The results suggest that valuers find the process of valuing standard non‐dominant lease structures more demanding than valuing dominant leases and tend to be comparatively less confident about carrying out valuations of leases with which they are less familiar. This lack of confidence tends to result from the lack of comparable evidence and the added complexity of the valuation process requiring additional valuer expertise and judgement. In addition the study uncovers the adoption of place‐based differential valuation practices that have built up over time between the two centres under study.

Originality/value

The paper contributes to the literature relating to valuer behaviour by revealing that even within one country with the same rules and professional standards different valuation practices may evolve. This study specifically identifies different dominant lease structures as being one of the reasons for these differential valuation practices. The findings also highlight the difficulties perceived by valuers when valuing non‐dominant leases and in turn this may have implications when comparing the valuation outcomes of similar buildings within different markets.

Details

Journal of Property Investment & Finance, vol. 29 no. 6
Type: Research Article
ISSN: 1463-578X

Keywords

Article
Publication date: 11 June 2019

Abdul-Rasheed Amidu, David Boyd and Alirat Olayinka Agboola

The purpose of this paper is to explore the role knowledge plays in expert commercial valuer practice to unpack the way theoretical and experiential knowledge operates in…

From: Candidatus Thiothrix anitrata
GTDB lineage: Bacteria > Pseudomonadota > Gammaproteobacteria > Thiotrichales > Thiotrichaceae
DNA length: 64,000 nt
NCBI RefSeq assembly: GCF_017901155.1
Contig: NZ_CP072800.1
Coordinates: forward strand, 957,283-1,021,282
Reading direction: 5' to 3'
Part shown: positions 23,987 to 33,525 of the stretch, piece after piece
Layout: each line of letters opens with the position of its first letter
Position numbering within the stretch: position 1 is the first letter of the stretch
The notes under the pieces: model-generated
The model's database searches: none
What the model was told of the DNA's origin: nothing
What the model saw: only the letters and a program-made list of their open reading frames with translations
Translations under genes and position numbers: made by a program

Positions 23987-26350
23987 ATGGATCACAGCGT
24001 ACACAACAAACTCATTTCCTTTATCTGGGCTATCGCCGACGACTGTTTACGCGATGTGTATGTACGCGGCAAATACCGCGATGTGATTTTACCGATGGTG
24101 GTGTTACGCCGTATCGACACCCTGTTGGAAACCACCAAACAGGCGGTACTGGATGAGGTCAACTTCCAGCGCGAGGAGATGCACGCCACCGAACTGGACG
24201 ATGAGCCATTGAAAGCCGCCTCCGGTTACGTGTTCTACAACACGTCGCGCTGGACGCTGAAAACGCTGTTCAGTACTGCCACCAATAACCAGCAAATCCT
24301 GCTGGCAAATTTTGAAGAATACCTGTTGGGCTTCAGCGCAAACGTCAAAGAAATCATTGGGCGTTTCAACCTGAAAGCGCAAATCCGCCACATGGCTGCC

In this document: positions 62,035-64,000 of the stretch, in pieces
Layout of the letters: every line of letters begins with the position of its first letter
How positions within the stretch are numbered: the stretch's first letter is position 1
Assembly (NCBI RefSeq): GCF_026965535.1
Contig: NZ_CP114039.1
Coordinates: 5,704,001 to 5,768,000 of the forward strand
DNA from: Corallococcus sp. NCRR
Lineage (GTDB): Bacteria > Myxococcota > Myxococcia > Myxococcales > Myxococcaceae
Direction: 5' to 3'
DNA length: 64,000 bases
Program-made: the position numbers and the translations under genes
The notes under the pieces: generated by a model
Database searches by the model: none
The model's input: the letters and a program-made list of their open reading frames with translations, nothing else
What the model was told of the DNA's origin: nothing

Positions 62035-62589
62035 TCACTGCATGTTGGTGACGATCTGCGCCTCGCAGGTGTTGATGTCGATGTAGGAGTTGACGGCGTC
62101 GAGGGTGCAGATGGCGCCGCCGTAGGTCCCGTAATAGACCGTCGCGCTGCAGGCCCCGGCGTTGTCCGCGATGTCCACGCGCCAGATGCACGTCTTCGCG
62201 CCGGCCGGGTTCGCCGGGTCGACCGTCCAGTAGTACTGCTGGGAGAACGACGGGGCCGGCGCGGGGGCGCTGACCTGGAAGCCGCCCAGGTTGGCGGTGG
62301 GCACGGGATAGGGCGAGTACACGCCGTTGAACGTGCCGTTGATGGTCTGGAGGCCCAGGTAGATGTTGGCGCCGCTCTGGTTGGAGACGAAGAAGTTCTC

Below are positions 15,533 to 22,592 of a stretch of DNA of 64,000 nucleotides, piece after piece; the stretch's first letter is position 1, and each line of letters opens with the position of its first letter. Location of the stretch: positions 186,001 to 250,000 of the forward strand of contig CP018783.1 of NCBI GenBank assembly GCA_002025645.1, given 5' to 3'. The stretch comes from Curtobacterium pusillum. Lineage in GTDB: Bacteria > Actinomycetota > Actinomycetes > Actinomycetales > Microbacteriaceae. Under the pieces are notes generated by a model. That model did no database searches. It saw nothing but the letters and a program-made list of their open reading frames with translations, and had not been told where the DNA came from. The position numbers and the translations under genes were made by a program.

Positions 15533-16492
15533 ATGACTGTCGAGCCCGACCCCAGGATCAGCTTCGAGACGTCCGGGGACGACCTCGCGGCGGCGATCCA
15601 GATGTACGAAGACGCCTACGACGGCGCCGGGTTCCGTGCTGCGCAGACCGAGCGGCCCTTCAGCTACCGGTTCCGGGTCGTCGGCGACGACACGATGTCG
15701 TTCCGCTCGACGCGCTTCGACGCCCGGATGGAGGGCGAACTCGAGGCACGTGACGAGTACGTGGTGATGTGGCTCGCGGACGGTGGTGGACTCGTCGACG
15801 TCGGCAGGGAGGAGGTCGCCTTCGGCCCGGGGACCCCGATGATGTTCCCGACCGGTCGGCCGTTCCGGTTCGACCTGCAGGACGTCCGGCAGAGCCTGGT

Abstract

Purpose

The purpose of this paper is to explore the role knowledge plays in expert commercial valuer practice to unpack the way theoretical and experiential knowledge operates in order to improve practice and education.

Design/methodology/approach

Adopting a cognitivist perspective and identifying meta-reasoning, using a grounded theory methodology, through the study of 11 chartered valuation surveyors practicing in Birmingham, United Kingdom, the distinctive theoretical and experiential knowledge they used was elicited through their in-depth reflection on a valuation task followed by analytical interviews exploring meaning and reasons of actions described.

Findings

The results confirmed that multi-sourced and rich valuation knowledge was a key attribute of a valuation expert. However, the experiential knowledge was not used to undertake the task but to select the methods and knowledge appropriate for the task and context. This meta-reasoning is a key to the speed, accuracy and justification of their practices. Thus, the experience gained from many years of valuation provides expert valuers with meta-reasoning involving knowledge of what, how and when to deal with problems in different circumstances such as the knowledge of markets and handling of clients.

Practical implications

Making meta-reasoning a key aspect of valuation will identify its characteristics more clearly, thus assisting the development of practitioners and providing a new focus for education to advance professional goals.

Originality/value

Meta-reasoning and meta-cognitive knowledge have not been identified as a key to successful valuation practice. This meta-reasoning allows a subtle balance of theory and experience in valuation practice that is appropriate to the situation.

Details

Journal of Property Investment & Finance, vol. 37 no. 6
Type: Research Article
ISSN: 1463-578X

Keywords

Article
Publication date: 18 September 2019

Abdul-Rasheed Amidu, David Boyd and Fernand Gobet

Behavioural studies of valuers have suggested that valuers rely on a number of cognitive strategies involving reasoning and intuition when undertaking a valuation task…